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Jul 112014

Hannah Babbitz Full MoonThe moon looks FULL tonight, but the actual July full moon is on July 12 (tomorrow).

The July full moon is known as any of the following:

• Full Buck Moon – because in July the new antlers of buck deer push out of their foreheads in coatings of velvety fur.

• Full Thunder Moon – because thunderstorms are most frequent during this time.

Another name for this month’s Moon was the Full Hay Moon, according to the Old Farmer’s Almanac.

According to NASA, tomorrow’s full moon also is a Super Moon, which occurs because the Moon is in an elliptical orbit around the Earth.
“When the Moon is closest, it is at its orbital perigee, which is why a Super Moon is also known as a Perigee Moon, 222,611 miles away,” according to NASA. This is the first in a trio of “super moons” this year the others will be in August and September.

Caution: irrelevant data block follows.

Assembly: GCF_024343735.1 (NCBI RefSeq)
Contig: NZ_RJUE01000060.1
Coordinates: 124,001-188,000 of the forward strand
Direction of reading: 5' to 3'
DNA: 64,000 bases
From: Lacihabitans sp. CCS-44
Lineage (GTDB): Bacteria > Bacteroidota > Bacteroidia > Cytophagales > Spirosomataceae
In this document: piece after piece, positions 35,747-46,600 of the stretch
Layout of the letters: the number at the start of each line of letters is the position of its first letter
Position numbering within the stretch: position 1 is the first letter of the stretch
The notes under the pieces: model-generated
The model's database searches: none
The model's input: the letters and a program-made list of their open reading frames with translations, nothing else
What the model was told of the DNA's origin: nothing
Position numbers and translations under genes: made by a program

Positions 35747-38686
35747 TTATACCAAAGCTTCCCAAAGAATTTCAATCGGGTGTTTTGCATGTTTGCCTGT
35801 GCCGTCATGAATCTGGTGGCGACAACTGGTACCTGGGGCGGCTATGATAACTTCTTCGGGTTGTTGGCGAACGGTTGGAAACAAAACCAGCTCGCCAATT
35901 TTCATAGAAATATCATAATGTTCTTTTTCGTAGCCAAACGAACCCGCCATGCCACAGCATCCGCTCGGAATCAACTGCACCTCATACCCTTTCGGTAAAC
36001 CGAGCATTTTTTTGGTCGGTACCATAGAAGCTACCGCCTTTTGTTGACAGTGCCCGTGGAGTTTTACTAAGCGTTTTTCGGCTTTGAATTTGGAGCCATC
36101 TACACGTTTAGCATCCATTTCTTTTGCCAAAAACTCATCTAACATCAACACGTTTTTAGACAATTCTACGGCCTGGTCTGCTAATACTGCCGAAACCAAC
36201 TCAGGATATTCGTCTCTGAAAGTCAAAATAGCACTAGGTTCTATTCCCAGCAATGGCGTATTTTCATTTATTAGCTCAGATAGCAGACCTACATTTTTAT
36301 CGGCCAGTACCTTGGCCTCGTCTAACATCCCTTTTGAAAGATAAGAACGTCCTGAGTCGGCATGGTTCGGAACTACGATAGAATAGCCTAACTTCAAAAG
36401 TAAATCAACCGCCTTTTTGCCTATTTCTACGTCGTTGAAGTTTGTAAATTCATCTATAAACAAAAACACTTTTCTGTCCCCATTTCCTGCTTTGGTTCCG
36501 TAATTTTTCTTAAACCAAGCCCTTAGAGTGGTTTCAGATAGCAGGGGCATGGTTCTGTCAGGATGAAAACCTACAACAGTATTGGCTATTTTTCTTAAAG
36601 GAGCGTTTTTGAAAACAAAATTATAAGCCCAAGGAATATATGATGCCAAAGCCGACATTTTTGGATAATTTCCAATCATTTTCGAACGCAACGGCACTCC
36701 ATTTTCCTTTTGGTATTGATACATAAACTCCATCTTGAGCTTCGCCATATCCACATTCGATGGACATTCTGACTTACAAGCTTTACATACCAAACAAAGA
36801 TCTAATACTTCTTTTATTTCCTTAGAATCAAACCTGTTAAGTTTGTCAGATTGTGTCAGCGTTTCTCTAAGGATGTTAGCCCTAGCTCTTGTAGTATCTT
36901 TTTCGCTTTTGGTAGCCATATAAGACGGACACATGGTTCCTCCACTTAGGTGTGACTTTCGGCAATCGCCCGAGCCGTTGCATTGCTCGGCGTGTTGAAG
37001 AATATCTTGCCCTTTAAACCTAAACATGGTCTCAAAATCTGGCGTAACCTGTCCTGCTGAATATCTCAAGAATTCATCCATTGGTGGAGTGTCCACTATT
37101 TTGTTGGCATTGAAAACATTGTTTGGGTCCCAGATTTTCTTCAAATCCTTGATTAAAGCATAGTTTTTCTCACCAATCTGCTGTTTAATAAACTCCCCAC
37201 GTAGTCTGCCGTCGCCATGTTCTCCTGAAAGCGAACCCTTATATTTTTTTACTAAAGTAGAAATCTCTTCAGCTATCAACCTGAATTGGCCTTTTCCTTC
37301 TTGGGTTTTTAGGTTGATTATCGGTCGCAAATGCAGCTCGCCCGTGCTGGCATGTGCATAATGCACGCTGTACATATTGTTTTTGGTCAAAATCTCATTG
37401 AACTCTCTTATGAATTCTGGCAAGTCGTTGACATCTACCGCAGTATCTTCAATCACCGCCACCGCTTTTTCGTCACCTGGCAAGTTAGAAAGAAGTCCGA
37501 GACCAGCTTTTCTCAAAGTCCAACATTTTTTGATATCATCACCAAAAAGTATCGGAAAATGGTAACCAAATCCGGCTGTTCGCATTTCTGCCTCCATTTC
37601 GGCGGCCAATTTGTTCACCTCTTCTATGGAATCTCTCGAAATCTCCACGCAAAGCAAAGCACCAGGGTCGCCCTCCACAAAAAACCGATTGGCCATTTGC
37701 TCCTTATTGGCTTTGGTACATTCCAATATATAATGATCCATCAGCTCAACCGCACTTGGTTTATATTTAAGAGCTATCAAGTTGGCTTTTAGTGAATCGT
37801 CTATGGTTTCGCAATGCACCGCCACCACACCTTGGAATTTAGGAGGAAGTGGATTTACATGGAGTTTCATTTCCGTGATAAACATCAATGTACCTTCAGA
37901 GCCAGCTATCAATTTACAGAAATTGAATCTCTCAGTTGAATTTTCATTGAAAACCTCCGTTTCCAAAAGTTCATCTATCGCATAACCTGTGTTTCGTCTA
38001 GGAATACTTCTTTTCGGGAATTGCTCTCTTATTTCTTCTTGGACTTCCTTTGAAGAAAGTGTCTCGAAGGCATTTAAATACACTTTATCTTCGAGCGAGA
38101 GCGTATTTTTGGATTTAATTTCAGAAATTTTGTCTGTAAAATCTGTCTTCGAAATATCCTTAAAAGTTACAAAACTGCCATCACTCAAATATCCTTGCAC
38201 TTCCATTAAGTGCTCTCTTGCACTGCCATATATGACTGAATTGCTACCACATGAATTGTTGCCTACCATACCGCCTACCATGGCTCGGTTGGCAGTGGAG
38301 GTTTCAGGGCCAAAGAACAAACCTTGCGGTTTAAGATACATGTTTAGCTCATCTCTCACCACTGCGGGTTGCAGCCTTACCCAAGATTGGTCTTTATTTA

Tomorrow’s full moon is about 30,000 miles closer than the moon at its farthest distance in 2014.

A full moon at its closest point to Earth definitely will be big and bright. But don’t expect the monster moon like what we saw in March 2011. Tomorrow’s moon won’t look  different than a “normal” full moon and will not have any readily observable effect on our planet except perhaps slightly higher tides.
The largest supermoon of the year will be on August 10, when the moon will be another 863 miles closer than tomorrow.
The Brevard Times reports that low hanging moons near the horizon appear larger to humans. So the Super Moon will appear biggest to the naked eye on the U.S east coast during and just after the moonrise around 8:30 p.m. on July 12.
I suggest watching it from the West Haven beach around Jimmy’s Restaurant, it’s a great spot with no obstructions. 


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